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Quantum error correction

Quantum error correction

Quantum error correction definition

Quantum error correction is a method used in quantum computing to protect information from errors caused by noise and disturbances. When we say “noise and disturbances,” we mean unwanted interactions and environmental factors that can affect the units of information called qubits, leading to errors in calculations.

With quantum error correction, quantum computers can guarantee that their calculations are correct and can be trusted. They can perform advanced calculations without being greatly affected by errors or interference.

See also: post-quantum cryptography

How quantum error correction works

  • The quantum information is encoded with additional qubits to make them more resilient.
  • A set of operations, known as error detection codes, is applied to the encoded qubits to identify errors. These codes detect errors without directly measuring the encoded information, preserving the quantum state.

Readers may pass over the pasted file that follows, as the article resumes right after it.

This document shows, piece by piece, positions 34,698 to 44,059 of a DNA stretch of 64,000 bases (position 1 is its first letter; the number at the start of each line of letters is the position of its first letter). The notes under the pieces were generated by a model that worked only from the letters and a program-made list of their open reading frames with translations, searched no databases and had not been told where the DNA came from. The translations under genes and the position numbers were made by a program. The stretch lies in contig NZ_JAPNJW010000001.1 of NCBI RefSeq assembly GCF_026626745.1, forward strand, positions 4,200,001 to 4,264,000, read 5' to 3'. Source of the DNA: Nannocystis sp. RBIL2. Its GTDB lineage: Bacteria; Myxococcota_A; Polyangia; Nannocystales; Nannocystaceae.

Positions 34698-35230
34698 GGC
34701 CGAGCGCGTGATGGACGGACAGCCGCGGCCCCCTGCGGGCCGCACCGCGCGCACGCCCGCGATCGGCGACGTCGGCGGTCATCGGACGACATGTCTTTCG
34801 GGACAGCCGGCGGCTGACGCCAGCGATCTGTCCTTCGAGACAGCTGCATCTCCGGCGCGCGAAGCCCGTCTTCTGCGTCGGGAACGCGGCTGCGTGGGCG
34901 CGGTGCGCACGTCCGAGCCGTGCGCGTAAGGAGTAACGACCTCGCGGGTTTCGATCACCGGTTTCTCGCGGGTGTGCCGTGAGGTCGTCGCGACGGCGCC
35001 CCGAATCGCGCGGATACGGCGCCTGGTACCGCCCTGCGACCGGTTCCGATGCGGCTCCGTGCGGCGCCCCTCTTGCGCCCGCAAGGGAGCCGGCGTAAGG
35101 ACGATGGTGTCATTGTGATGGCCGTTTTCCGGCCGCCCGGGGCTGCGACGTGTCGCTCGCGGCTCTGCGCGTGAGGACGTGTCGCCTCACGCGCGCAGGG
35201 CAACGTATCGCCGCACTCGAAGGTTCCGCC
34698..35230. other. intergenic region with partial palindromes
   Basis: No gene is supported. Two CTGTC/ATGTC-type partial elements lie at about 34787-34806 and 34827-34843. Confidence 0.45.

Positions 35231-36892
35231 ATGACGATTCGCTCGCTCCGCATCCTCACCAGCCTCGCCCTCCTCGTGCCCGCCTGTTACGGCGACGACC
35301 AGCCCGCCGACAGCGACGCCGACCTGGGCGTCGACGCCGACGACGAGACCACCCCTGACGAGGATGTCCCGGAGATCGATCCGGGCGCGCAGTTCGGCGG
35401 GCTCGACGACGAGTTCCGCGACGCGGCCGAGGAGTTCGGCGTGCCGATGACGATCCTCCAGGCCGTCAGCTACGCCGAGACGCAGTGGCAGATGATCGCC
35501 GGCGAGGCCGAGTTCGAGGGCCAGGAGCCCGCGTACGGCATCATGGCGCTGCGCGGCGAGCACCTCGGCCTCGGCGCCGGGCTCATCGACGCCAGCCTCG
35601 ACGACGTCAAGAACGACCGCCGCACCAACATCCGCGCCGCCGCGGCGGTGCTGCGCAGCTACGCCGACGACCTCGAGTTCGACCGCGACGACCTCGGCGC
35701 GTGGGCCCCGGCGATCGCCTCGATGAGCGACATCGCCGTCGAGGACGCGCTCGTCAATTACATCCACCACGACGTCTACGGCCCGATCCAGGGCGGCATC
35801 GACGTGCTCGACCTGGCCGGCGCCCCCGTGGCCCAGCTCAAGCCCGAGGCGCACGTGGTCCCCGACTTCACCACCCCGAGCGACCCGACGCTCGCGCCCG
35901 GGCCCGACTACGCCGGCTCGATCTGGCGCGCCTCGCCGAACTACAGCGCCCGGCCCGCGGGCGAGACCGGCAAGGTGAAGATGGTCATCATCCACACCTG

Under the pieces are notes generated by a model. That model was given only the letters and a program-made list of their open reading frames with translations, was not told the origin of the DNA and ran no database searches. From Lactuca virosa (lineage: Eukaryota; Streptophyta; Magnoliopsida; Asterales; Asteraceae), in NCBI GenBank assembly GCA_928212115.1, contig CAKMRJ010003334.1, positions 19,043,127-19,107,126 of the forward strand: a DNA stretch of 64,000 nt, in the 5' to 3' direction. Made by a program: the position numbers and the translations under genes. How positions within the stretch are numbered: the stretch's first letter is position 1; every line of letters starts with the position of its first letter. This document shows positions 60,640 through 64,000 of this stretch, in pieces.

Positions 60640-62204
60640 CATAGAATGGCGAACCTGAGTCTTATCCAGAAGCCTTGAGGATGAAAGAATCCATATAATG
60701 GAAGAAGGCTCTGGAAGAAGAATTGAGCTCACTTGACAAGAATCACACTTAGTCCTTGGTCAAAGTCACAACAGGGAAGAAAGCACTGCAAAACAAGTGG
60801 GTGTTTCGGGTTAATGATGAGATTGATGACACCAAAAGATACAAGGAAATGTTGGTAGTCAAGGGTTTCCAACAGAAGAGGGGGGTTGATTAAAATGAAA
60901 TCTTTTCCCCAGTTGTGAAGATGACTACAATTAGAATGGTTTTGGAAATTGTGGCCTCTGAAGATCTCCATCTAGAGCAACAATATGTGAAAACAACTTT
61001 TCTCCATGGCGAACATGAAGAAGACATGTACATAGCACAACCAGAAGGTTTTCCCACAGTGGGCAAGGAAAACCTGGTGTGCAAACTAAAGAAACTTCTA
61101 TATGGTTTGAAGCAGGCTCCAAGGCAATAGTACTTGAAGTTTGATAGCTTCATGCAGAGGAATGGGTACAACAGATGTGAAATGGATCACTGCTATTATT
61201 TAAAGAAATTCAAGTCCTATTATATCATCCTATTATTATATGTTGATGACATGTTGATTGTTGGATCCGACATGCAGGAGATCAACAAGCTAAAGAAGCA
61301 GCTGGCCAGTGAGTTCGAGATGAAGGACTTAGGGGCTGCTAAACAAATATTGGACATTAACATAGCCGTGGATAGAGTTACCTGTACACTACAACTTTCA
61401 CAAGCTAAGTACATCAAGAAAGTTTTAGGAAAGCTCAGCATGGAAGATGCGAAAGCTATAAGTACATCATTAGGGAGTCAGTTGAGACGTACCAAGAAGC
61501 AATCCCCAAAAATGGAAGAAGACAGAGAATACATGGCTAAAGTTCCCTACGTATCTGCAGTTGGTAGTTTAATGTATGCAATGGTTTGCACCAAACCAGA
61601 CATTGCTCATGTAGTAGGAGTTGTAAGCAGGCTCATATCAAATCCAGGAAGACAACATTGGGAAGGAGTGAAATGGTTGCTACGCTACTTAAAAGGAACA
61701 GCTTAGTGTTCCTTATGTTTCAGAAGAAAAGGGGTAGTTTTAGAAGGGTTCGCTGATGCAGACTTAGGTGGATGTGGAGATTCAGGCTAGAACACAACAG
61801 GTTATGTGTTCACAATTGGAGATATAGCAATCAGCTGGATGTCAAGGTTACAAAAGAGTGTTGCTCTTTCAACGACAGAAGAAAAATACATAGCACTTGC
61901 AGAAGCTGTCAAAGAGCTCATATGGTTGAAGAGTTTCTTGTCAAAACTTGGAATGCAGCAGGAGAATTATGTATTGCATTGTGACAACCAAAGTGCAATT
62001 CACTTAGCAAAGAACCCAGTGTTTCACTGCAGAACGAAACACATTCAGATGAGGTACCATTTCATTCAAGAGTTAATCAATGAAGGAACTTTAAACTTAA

• Certain measurements are performed on the encoded qubits to obtain a “syndrome“ (information about the presence and location of errors).
  • Based on the obtained information, the errors found are corrected, and the effects of the errors are reversed.
  • After correcting the errors, the encoded qubits can be measured to get the final corrected quantum information. The redundant encoding and error correction ensures that the original data is recovered accurately, even in the presence of errors.

Further reading

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